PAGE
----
Emily Geoghegan

M.S. Candidate, Villanova University

2019 Conference Travel Grant Type 2 (Mangrove & Macrobenthos Management)

Mangroves on the Move: Investigating the Effects of Mangrove Invasion on Soil Processes along the Eastern Florida Coastline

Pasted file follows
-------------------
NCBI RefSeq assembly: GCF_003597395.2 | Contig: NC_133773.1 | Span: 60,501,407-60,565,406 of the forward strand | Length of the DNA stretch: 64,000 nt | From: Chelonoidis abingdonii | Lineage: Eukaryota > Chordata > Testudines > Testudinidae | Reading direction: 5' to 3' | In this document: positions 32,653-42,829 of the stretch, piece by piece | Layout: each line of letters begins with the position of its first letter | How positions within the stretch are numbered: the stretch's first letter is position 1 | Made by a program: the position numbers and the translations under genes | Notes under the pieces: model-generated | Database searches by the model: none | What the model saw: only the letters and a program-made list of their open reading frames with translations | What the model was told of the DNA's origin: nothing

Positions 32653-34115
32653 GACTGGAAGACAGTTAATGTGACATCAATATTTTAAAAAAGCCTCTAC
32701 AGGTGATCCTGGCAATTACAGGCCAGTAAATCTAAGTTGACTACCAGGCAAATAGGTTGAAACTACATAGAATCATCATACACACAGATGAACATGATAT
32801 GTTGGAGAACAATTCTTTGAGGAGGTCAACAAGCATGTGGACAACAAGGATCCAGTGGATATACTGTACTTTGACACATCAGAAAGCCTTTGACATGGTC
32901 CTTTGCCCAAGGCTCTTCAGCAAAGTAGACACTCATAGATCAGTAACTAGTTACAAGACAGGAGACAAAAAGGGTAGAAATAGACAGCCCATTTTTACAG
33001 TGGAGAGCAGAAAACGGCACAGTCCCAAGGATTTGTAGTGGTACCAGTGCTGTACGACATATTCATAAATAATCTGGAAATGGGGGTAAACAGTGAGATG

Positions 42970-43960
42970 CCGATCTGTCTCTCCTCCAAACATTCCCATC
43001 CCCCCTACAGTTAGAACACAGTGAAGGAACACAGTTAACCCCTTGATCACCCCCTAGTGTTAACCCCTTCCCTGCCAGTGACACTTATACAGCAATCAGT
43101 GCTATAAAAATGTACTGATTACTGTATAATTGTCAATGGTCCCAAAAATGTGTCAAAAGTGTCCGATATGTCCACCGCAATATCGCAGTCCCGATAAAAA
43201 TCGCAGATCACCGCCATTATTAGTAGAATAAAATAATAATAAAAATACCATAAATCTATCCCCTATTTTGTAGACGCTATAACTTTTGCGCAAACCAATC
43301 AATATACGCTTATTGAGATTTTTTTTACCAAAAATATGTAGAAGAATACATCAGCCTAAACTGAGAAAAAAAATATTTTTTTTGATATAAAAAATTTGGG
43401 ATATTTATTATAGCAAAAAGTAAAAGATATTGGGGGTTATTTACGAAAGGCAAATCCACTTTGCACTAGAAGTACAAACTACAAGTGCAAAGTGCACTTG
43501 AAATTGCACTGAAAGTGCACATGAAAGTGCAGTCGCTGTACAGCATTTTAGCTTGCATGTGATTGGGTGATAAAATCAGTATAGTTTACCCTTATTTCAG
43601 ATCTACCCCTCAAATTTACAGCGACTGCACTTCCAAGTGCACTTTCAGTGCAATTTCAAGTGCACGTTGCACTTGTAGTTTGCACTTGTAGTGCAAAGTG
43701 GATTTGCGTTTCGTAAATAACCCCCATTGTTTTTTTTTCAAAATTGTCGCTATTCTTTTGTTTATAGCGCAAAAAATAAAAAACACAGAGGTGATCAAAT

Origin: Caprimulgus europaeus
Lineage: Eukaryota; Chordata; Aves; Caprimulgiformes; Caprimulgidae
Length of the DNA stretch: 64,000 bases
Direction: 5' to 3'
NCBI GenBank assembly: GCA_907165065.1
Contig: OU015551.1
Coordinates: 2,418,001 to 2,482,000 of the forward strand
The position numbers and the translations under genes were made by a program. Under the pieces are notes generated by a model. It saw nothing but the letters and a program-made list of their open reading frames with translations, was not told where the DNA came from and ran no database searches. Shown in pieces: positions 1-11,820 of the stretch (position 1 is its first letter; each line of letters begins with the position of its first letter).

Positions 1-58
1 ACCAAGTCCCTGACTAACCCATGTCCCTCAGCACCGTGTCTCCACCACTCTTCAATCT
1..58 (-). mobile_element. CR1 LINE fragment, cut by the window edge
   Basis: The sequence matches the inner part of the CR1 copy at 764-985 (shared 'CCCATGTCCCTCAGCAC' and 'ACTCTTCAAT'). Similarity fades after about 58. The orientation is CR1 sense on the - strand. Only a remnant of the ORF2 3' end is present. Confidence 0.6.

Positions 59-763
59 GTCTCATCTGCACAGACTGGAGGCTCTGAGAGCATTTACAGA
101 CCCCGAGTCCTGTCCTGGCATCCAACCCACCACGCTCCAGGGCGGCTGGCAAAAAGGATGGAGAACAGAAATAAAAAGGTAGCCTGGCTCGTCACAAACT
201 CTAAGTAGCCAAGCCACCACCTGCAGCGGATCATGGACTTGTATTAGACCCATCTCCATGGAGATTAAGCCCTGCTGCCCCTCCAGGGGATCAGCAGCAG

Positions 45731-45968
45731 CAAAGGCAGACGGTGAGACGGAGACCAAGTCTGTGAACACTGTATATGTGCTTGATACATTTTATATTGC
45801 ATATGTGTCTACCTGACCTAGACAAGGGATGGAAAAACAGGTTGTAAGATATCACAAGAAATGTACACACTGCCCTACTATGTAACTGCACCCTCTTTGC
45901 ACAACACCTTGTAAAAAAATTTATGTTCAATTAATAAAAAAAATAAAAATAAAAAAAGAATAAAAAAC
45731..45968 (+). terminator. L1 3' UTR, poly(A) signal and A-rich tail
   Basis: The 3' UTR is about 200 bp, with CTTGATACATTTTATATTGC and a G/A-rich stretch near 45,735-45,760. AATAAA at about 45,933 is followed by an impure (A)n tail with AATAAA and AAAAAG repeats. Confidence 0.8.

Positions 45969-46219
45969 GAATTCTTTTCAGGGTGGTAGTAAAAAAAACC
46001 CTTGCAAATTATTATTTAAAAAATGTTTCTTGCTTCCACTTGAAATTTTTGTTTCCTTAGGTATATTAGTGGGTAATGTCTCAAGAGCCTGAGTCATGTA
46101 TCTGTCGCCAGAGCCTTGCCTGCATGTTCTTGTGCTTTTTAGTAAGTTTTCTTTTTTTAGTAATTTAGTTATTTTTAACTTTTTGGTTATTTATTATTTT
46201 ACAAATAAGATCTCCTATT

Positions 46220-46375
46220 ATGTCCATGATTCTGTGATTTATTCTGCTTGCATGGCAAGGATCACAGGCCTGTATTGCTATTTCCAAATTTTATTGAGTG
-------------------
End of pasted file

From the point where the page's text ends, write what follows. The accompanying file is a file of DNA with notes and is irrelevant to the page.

“Both mangrove wetlands and salt marshes are highly productive ecosystems that provide valuable ecosystem services like flood protection and carbon storage. These services are tightly linked to the structure and functional ecology maintained by foundational plant species. Mangrove wetlands and salt marshes support different ecological communities, and therefore could have different impacts on ecosystem processes. Along the eastern Florida coastline, mangroves are rapidly encroaching northward into territory previously inhabited by temperate salt marsh ecosystems due to decreasing frequency of freeze events. It is currently unknown how these shifts in dominant coastal vegetation will impact “on the ground” processes within these ecosystems, such as decomposition and root growth. In order to understand how soil processes may or may not change as a result of vegetation shifts, I investigated belowground root and soil processes at eastern Florida field sites along marsh-to-mangrove gradients, both with and without experimental warming. I also measured soil respiration rates and 13C partitioning within greenhouse mesocosms. The black mangrove Avicennia germinans and the marsh grass Spartina alterniflora utilize different photosynthetic pathways (C3 and C4 pathways, respectively). Therefore, stable carbon isotope signatures can be used to distinguish the fractions of respiration contributed by the plants or by the soils they are grown in – derived either from mangrove or marsh vegetation. Working closely with the Guana Tolomato Matanzas National Estuarine Research Reserve, we hope to provide valuable information to local land managers and environmental education programs regarding the future of coastal wetland structure and responses to global change factors.”